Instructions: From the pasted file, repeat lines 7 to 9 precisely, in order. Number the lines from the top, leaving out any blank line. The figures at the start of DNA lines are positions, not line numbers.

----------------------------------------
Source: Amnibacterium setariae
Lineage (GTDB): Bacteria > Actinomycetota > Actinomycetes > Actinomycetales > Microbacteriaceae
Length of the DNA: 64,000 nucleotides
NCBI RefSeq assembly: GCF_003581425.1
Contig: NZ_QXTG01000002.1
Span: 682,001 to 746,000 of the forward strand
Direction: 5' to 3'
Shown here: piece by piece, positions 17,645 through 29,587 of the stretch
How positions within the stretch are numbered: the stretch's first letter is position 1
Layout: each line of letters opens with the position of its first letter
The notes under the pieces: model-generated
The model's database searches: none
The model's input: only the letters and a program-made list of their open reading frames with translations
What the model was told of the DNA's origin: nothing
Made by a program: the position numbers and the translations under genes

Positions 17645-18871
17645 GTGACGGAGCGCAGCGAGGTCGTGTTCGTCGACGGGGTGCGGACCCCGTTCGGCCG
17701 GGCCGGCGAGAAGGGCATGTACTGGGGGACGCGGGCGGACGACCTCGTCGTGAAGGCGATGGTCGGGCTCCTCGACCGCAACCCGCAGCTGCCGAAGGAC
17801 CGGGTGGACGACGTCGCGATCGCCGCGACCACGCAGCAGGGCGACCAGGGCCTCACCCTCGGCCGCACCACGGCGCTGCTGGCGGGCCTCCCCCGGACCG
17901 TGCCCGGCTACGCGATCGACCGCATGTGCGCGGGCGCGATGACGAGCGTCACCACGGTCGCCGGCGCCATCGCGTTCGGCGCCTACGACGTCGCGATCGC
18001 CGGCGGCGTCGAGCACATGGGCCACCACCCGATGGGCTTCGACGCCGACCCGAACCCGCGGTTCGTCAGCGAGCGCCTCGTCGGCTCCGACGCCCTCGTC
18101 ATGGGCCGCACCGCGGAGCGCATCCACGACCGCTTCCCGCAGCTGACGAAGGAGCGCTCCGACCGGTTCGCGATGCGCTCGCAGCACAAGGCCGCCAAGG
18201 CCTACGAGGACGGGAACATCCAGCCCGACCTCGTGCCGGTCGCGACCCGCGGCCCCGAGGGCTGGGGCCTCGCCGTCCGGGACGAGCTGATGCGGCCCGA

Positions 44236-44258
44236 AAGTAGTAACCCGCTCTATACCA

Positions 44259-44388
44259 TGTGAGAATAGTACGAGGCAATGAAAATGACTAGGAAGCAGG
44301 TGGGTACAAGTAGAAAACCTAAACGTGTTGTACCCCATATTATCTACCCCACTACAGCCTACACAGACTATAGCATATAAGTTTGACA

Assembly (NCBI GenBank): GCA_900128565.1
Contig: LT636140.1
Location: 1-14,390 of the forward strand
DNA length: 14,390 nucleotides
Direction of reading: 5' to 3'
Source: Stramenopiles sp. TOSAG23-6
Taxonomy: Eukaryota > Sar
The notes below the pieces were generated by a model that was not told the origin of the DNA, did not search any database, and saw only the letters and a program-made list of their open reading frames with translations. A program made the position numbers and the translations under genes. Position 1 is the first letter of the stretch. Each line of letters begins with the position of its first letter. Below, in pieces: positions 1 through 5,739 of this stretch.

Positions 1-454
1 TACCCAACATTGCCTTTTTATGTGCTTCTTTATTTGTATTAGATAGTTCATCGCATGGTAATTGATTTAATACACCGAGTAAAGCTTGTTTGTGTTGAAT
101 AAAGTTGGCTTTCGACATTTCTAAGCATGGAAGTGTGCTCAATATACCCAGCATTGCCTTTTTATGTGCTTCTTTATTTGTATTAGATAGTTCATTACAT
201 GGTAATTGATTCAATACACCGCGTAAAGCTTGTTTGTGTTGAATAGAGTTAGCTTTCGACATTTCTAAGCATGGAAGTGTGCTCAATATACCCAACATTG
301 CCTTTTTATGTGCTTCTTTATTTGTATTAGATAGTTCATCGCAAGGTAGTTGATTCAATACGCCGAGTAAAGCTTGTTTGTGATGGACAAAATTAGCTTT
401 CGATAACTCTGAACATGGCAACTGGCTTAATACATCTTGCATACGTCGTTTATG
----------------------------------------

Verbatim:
Direction: 5' to 3'
Shown here: piece by piece, positions 17,645 through 29,587 of the stretch
How positions within the stretch are numbered: the stretch's first letter is position 1